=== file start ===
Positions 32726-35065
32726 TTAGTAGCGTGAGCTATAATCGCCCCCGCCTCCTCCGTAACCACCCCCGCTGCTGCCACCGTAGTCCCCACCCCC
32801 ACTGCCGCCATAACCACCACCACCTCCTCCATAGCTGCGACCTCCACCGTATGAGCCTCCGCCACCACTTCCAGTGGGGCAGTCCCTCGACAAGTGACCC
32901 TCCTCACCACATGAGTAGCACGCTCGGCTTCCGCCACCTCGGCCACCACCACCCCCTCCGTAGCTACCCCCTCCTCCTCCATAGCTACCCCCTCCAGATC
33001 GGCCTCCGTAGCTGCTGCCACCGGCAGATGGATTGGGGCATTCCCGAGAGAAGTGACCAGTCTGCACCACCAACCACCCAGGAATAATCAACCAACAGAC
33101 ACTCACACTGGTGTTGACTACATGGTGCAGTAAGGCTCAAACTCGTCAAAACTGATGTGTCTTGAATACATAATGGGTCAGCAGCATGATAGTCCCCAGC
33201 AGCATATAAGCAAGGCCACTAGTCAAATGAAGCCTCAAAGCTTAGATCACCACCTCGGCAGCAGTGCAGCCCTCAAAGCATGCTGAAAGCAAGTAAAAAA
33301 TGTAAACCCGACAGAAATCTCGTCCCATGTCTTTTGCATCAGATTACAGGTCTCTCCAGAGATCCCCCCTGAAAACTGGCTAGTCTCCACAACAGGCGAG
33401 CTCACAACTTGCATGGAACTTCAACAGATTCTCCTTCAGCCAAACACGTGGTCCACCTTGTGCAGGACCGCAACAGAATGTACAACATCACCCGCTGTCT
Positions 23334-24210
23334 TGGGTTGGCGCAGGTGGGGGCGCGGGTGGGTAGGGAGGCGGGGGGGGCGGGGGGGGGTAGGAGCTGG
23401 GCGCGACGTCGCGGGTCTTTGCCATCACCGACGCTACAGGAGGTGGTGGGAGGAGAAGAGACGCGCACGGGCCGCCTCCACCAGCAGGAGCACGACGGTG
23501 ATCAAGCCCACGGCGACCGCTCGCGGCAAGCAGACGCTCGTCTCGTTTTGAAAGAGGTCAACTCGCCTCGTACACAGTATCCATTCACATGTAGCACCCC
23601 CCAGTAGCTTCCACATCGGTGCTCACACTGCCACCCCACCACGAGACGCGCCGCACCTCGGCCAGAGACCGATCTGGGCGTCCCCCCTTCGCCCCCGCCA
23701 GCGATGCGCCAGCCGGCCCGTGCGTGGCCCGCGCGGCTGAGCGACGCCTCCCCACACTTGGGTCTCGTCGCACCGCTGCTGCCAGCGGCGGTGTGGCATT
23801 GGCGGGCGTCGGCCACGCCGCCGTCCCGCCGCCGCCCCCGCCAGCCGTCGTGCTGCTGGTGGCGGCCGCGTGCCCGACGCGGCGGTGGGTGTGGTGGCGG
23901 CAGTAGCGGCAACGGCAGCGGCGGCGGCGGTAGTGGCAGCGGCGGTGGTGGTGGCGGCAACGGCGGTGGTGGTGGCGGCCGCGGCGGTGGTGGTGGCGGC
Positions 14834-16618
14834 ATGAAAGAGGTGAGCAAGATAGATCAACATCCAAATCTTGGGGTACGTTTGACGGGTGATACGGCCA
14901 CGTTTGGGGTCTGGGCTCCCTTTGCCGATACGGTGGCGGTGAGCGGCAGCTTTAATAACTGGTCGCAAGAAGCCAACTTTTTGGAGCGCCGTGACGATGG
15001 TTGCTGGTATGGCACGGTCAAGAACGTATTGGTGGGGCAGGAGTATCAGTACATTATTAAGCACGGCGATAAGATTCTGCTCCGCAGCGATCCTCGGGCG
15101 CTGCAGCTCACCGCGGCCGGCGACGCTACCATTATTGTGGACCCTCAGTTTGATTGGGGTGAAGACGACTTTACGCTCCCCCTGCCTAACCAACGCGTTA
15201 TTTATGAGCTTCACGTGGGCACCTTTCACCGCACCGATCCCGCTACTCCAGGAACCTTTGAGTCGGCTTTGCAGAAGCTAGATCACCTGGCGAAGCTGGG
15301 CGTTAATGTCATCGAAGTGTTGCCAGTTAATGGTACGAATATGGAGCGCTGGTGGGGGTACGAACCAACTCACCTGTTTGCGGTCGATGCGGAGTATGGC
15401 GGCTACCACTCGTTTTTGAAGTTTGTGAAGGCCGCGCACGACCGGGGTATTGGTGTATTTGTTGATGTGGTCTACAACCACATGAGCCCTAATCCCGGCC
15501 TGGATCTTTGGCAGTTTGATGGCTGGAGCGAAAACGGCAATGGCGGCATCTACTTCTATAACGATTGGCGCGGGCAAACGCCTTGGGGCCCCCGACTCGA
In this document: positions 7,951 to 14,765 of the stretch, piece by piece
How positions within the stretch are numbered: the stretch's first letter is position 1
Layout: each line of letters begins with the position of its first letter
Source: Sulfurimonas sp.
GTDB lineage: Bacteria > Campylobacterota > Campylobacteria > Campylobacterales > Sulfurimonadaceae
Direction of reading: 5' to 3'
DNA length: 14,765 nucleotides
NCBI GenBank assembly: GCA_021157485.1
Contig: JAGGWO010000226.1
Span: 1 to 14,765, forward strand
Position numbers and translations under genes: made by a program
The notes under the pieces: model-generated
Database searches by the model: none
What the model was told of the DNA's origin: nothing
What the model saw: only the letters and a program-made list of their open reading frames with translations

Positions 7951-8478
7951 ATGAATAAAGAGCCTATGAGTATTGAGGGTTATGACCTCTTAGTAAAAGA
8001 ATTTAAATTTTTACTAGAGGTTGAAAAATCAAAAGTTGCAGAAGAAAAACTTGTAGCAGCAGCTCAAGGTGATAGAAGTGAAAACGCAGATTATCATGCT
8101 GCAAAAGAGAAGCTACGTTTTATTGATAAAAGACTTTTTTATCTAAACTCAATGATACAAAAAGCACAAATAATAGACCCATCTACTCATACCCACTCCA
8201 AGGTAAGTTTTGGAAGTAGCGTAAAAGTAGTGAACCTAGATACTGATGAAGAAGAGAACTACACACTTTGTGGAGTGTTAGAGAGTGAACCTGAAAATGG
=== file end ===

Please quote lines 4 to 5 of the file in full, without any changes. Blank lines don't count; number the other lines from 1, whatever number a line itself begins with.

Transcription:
32901 TCCTCACCACATGAGTAGCACGCTCGGCTTCCGCCACCTCGGCCACCACCACCCCCTCCGTAGCTACCCCCTCCTCCTCCATAGCTACCCCCTCCAGATC
33001 GGCCTCCGTAGCTGCTGCCACCGGCAGATGGATTGGGGCATTCCCGAGAGAAGTGACCAGTCTGCACCACCAACCACCCAGGAATAATCAACCAACAGAC